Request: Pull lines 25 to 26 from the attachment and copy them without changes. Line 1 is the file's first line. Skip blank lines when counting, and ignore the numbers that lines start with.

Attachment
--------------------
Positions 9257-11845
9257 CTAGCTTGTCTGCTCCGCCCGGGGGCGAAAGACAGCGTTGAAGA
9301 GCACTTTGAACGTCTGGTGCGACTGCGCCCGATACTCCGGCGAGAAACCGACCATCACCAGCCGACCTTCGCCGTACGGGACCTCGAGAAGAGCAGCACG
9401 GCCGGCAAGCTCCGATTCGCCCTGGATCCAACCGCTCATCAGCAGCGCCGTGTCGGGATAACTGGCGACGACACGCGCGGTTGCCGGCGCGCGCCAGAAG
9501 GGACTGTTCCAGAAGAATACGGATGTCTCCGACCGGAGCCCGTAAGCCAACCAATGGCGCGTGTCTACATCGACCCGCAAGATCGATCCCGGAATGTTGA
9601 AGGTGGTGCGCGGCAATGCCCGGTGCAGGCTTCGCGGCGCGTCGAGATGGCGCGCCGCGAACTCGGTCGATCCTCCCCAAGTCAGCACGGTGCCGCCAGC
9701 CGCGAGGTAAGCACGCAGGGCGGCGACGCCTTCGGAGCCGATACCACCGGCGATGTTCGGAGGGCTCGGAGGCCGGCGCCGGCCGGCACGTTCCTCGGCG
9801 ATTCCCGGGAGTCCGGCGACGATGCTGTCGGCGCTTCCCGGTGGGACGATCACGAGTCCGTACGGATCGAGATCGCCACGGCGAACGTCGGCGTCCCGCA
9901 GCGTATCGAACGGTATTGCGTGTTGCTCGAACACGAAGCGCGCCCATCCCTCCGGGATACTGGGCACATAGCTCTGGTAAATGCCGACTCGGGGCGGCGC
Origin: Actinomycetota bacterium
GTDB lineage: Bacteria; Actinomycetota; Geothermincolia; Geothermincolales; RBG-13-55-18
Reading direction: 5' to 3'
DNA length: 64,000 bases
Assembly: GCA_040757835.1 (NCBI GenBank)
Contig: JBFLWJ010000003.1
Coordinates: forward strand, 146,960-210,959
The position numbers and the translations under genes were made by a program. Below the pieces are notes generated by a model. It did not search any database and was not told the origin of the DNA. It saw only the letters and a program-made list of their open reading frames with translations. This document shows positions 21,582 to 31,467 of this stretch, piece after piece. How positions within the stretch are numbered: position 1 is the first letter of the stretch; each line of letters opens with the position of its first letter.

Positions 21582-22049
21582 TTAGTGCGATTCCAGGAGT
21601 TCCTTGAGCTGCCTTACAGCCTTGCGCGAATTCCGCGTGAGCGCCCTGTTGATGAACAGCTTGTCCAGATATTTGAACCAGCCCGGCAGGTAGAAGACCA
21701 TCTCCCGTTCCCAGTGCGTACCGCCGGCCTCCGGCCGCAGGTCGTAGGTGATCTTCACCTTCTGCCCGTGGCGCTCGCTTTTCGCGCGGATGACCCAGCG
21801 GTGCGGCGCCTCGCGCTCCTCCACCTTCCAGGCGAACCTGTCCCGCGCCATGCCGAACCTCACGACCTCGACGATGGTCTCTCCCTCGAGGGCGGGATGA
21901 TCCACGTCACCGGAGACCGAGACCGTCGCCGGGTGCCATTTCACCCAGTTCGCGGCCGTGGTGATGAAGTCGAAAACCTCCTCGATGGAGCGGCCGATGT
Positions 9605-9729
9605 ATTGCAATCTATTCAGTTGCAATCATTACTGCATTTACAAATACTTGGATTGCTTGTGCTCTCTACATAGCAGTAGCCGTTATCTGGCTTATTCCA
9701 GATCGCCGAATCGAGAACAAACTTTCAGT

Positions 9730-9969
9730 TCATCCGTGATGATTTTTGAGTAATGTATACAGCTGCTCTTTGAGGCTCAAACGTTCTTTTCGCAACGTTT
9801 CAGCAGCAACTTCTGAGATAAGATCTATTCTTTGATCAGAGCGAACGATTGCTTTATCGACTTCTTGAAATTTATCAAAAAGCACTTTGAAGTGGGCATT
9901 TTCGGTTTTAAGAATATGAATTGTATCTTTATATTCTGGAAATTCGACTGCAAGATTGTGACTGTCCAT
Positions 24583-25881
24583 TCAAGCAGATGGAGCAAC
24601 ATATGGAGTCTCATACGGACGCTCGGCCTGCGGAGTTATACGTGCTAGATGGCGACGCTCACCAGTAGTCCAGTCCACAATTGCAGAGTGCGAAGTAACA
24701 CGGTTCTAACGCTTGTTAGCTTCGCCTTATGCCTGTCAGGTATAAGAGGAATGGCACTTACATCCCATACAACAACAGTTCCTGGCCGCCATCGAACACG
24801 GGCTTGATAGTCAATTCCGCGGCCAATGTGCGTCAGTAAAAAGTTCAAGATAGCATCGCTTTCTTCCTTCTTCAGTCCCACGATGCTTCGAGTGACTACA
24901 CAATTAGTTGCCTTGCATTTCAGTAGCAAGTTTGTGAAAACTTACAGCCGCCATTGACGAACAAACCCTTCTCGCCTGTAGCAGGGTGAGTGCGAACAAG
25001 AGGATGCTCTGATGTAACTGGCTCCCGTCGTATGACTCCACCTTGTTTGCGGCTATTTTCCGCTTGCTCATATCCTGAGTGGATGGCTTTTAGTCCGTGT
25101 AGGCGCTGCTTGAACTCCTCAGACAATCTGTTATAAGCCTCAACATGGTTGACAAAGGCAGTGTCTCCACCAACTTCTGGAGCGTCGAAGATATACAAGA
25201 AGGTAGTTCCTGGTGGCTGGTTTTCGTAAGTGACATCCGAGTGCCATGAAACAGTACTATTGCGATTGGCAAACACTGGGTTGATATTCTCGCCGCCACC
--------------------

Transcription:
9605 ATTGCAATCTATTCAGTTGCAATCATTACTGCATTTACAAATACTTGGATTGCTTGTGCTCTCTACATAGCAGTAGCCGTTATCTGGCTTATTCCA
9701 GATCGCCGAATCGAGAACAAACTTTCAGT